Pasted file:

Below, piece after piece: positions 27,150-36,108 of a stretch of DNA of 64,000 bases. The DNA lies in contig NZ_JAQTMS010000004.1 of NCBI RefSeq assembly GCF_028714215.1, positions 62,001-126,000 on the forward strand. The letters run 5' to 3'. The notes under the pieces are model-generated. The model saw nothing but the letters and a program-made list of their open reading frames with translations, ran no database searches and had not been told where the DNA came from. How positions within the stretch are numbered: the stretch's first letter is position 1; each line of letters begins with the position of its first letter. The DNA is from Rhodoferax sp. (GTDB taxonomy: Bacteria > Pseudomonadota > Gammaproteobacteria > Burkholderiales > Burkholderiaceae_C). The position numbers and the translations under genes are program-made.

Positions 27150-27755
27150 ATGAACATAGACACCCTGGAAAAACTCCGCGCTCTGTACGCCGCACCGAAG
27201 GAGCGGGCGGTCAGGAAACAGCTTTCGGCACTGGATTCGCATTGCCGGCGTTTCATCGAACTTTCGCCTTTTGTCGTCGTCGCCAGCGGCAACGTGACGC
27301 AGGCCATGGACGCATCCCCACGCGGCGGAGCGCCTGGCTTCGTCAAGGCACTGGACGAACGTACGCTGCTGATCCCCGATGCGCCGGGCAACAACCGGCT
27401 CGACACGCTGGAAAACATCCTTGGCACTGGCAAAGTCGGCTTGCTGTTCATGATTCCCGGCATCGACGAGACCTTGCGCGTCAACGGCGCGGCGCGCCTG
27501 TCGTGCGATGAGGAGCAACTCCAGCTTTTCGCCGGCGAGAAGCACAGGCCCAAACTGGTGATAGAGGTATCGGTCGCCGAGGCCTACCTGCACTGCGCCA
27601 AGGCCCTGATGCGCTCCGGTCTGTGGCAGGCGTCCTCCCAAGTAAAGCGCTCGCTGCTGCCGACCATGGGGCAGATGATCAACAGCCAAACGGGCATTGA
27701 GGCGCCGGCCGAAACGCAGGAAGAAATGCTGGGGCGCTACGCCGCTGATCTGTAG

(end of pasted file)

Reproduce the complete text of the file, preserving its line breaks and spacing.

Below, piece after piece: positions 27,150-36,108 of a stretch of DNA of 64,000 bases. The DNA lies in contig NZ_JAQTMS010000004.1 of NCBI RefSeq assembly GCF_028714215.1, positions 62,001-126,000 on the forward strand. The letters run 5' to 3'. The notes under the pieces are model-generated. The model saw nothing but the letters and a program-made list of their open reading frames with translations, ran no database searches and had not been told where the DNA came from. How positions within the stretch are numbered: the stretch's first letter is position 1; each line of letters begins with the position of its first letter. The DNA is from Rhodoferax sp. (GTDB taxonomy: Bacteria > Pseudomonadota > Gammaproteobacteria > Burkholderiales > Burkholderiaceae_C). The position numbers and the translations under genes are program-made.

Positions 27150-27755
27150 ATGAACATAGACACCCTGGAAAAACTCCGCGCTCTGTACGCCGCACCGAAG
27201 GAGCGGGCGGTCAGGAAACAGCTTTCGGCACTGGATTCGCATTGCCGGCGTTTCATCGAACTTTCGCCTTTTGTCGTCGTCGCCAGCGGCAACGTGACGC
27301 AGGCCATGGACGCATCCCCACGCGGCGGAGCGCCTGGCTTCGTCAAGGCACTGGACGAACGTACGCTGCTGATCCCCGATGCGCCGGGCAACAACCGGCT
27401 CGACACGCTGGAAAACATCCTTGGCACTGGCAAAGTCGGCTTGCTGTTCATGATTCCCGGCATCGACGAGACCTTGCGCGTCAACGGCGCGGCGCGCCTG
27501 TCGTGCGATGAGGAGCAACTCCAGCTTTTCGCCGGCGAGAAGCACAGGCCCAAACTGGTGATAGAGGTATCGGTCGCCGAGGCCTACCTGCACTGCGCCA
27601 AGGCCCTGATGCGCTCCGGTCTGTGGCAGGCGTCCTCCCAAGTAAAGCGCTCGCTGCTGCCGACCATGGGGCAGATGATCAACAGCCAAACGGGCATTGA
27701 GGCGCCGGCCGAAACGCAGGAAGAAATGCTGGGGCGCTACGCCGCTGATCTGTAG